Funke Akindele: Yeah, yeah, even when one was trying to hit me, but his accomplice started begging like, ‘ema fo wokan yen o’. I felt so bad, so sad for them. I heard they’ve been arrested you know. And I feel bad. I hope they’ll change. I hope they’ll be given another chance. You know these are supposed to be the leaders of tomorrow, why waste away? Those are the people that inspired ‘Omo Ghetto’.
What inspired your passion for Nigerian youth?
Funke Akindele: Urm, I had an experience before Jenifa. I met this young girl. I think she’s living in Ijora. A very pretty girl. She speaks good English. She went to a public school. She knows how to braid hair. And she’s trying to get back to school. I met her. She’s so close to me. And I would give her money. ‘Are you okay?’, ‘how are you?’. So I met this young girl, and I think she’s got a good heart. I can do something for the young people. Why can’t I reach out to them through my movie and my N.G.O, The Jenifa Foundation? That’s how we started.
So which one came first? The deal with GLO or the deal with the Lagos State Government?
Funke Akindele: (Laughs) Everything came together. The only thing I can say is that I’m happy to be a Glo Ambassador. Glo is for the gbo gbo bix girls. And we have a lot to offer our subscribers, check out the…
Don’t, don’t, (Laughs).
Then Lagos state, I’m from Lagos state.
Which part in Lagos?
Funke Akindele: Ikorodu.
A lot of your peers have taken a very long time before they said, ‘I think I can produce too’. Why was your own so sure. Why was your own quite quick?
Funke Akindele: Because I knew what I wanted to do. And everything’s by God grace. Not by might.
Would you still create more characters, more movies for Jenifa? I mean there’s a ‘Return of Jenifa’. Though it kind of shows a sense of ending.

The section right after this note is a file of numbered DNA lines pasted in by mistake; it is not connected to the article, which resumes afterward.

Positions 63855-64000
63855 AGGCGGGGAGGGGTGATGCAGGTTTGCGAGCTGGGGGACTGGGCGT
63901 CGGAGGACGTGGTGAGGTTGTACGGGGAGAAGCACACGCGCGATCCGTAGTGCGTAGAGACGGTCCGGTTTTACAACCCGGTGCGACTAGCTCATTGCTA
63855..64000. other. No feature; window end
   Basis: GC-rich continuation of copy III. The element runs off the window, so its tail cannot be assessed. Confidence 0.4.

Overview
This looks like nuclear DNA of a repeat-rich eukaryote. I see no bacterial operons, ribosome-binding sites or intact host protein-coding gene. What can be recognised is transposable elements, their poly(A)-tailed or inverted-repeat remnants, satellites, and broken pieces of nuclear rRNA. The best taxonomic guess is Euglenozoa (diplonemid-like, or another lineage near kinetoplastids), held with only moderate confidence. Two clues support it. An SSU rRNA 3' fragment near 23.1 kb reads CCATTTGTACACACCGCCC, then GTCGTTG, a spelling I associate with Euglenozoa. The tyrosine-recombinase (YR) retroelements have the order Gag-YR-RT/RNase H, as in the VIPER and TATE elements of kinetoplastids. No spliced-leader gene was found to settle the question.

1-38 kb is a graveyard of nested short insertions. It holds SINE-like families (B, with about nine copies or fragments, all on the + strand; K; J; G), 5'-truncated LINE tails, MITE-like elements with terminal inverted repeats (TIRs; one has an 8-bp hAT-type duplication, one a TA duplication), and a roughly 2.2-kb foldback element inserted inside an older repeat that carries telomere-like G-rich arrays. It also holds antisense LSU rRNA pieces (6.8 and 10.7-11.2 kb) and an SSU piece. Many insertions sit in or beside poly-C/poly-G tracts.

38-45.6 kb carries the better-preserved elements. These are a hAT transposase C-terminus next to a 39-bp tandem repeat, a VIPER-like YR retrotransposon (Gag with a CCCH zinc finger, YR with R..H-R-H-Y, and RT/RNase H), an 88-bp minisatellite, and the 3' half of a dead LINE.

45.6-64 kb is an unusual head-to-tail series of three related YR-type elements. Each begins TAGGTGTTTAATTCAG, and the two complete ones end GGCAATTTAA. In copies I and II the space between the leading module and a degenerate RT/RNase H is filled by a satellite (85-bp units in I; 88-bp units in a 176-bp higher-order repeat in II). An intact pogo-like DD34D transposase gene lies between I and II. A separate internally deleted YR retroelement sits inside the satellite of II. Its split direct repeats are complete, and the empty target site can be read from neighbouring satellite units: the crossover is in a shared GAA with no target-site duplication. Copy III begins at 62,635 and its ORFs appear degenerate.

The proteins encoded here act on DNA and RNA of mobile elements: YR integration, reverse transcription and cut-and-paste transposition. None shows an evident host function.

Funke Akindele: For now, but tomorrow. Like Madea, Madea was in ‘I Can Do About Myself’, she’s was in ‘Madea’s Happy Family’, we loved Madea, but she’s crazy. She’s got something for you.
Tyler Perry is the richest entertainer right now in the US. Why is she your role model? Apart from being the richest entertainer.
Funke Akindele: Not because of that. Because of his work.
Because of his work. When did you start following up?
Funke Akindele: I can’t even remember.
Okay. What next?
Funke Akindele: We’re resting now
But what next?
Funke Akindele: We’re resting. Keep your fingers crossed. The energy that we put into the ‘Return of Jenifa’, oh my God, it was crazy, it was challenging, it was tasking. Getting all the cast together. To even get the content. It was a big job. Don’t forget the expectation was also high.
How much do you charge for a movie role?
Funke Akindele: For a movie role? Ah, oma kpo gan. O to 50million.
How much last?
Funke Akindele: Ah, I can’t mention. It depends on the person. I can even do it free of charge. If the script is so strong and it’s something I can handle.
Have you ever thought taking up a role in Hollywood? Something not in Nigeria?
Funke Akindele: We all want to.
Have you gotten any call?
Funke Akindele: I don’t know. Let’s wait.
You haven’t gotten any call?
Funke Akindele: Let’s wait.
Laughs. Okay it was nice speaking with you.
Funke Akindele: God bless you dear, thank you for coming.